Local group to join veterans at Standing Rock

Local group to join veterans at Standing Rock

SPOKANE, Wash. - There's new confrontation over the Dakota Access Pipeline as protesters near the Cannonball River have been ordered to leave immediately, and now a local group plans to meet with protesters in their fight.

At Vets Garage in Downtown Spokane, several veterans are planning a road trip unlike any other. On Thursday, they plan to pack up an old school bus and head to North Dakota to protest with the Standing Rock Sioux Tribe.

"We don't think it's right that 17 million people's water should be at risk," said David Bisland, who is helping to organize the event. "And so the veterans of this country are going to Standing Rock to stand with Standing Rock!"

The tribe is protesting construction of the Dakota Access Pipeline. They say it could affect their drinking water supply, and put downstream communities at risk for oil leaks and spill.

So, Spokane's local vets will be joining about 2,000 veterans from around the country who plan to join protesters. They've been collecting supplies, preparing for just about anything.

"Yesterday I was actually given a bunch of gear from a friend who does estate sales. I've got a bunch of wool blankets, a few sleeping bags, some leathers to help protection against rubber bullets," said Garret Dupont, who is also helping to organize the protest.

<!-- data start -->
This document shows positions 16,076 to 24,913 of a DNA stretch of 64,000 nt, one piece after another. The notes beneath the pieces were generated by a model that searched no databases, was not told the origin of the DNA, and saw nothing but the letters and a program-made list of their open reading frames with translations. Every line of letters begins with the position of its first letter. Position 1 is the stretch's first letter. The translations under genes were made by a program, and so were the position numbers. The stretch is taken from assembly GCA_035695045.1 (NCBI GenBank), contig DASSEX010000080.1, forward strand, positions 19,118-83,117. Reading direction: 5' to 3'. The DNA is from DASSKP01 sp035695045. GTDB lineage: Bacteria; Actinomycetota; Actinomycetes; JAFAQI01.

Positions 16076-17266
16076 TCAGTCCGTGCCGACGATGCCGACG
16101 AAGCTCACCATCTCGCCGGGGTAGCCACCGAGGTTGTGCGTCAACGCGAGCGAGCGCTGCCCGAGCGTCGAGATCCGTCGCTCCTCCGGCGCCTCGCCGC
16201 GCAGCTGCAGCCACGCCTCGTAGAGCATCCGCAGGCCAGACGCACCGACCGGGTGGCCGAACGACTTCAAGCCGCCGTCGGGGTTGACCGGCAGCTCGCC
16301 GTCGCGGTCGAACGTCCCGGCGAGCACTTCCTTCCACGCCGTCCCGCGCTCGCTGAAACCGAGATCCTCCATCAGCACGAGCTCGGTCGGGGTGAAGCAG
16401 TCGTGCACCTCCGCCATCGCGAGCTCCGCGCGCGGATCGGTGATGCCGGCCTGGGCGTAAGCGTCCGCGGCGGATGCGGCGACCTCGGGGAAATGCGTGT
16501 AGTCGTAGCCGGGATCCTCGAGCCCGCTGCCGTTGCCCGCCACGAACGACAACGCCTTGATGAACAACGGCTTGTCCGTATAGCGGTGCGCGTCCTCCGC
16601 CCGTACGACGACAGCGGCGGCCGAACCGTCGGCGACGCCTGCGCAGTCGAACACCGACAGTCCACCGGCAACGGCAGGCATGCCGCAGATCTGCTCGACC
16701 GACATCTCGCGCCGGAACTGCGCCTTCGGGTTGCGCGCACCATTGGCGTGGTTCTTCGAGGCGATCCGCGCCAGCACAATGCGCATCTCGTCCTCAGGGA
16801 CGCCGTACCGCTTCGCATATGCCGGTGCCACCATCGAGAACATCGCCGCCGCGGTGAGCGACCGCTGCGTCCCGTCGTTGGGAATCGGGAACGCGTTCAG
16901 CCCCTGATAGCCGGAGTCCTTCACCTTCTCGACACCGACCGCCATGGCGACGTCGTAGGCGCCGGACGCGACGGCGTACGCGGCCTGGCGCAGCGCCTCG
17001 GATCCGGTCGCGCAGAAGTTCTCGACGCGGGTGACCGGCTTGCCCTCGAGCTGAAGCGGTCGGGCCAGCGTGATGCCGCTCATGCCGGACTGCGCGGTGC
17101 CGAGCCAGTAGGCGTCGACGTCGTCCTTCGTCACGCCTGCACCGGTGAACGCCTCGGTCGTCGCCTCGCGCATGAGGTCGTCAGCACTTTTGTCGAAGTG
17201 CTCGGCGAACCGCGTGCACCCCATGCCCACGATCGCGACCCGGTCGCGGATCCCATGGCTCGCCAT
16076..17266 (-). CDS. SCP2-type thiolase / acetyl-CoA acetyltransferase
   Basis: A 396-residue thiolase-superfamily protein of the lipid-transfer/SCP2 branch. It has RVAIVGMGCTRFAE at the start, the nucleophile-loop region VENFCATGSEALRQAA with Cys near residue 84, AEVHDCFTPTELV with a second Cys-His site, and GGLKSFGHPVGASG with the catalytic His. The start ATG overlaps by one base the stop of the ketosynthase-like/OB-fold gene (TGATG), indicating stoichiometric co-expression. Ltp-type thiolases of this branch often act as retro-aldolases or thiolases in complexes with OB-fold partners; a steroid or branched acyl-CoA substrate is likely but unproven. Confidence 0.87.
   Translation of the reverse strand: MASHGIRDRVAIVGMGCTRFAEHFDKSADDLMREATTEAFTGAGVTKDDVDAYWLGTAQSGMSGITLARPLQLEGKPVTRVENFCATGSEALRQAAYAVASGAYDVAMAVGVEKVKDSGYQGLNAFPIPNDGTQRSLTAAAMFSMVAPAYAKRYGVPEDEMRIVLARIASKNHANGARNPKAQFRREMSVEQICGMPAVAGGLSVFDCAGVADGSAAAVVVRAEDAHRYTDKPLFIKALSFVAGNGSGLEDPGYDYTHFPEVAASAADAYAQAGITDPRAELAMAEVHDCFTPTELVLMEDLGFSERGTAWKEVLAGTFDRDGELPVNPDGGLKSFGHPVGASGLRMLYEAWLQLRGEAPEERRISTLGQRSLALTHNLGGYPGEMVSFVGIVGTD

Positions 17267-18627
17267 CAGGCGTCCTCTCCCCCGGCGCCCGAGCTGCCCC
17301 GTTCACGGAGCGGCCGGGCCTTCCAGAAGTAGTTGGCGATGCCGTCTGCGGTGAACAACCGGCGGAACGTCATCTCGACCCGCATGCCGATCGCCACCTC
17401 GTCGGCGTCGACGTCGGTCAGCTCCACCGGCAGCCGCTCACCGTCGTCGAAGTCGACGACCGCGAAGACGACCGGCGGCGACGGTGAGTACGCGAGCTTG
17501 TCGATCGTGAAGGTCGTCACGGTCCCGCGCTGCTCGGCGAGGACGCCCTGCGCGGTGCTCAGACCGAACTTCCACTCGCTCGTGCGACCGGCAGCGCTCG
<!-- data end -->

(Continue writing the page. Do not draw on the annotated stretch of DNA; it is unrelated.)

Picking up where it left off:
This afternoon, the group heading to North Dakota met at a Denny's restaurant to discuss plans for the trip. Rachel Monto is not a vetera, but plans to travel with the group, because for her this is personal.

"I'm native, Cherokee Nation, and I think what's happening to our people right now is absolute genocide," she said.

Over the weekend the Army Corps ordered protesters to leave Cannonball River by December 5th or face arrest. The standing Rock Sioux Tribe says it has no intention of leaving.

This all comes after violent clashes with protesters last week, in which protesters were confronted with tear gas and rubber bullets. But, the Army Corps says its order for demonstrators to leave is for the safety of the general public.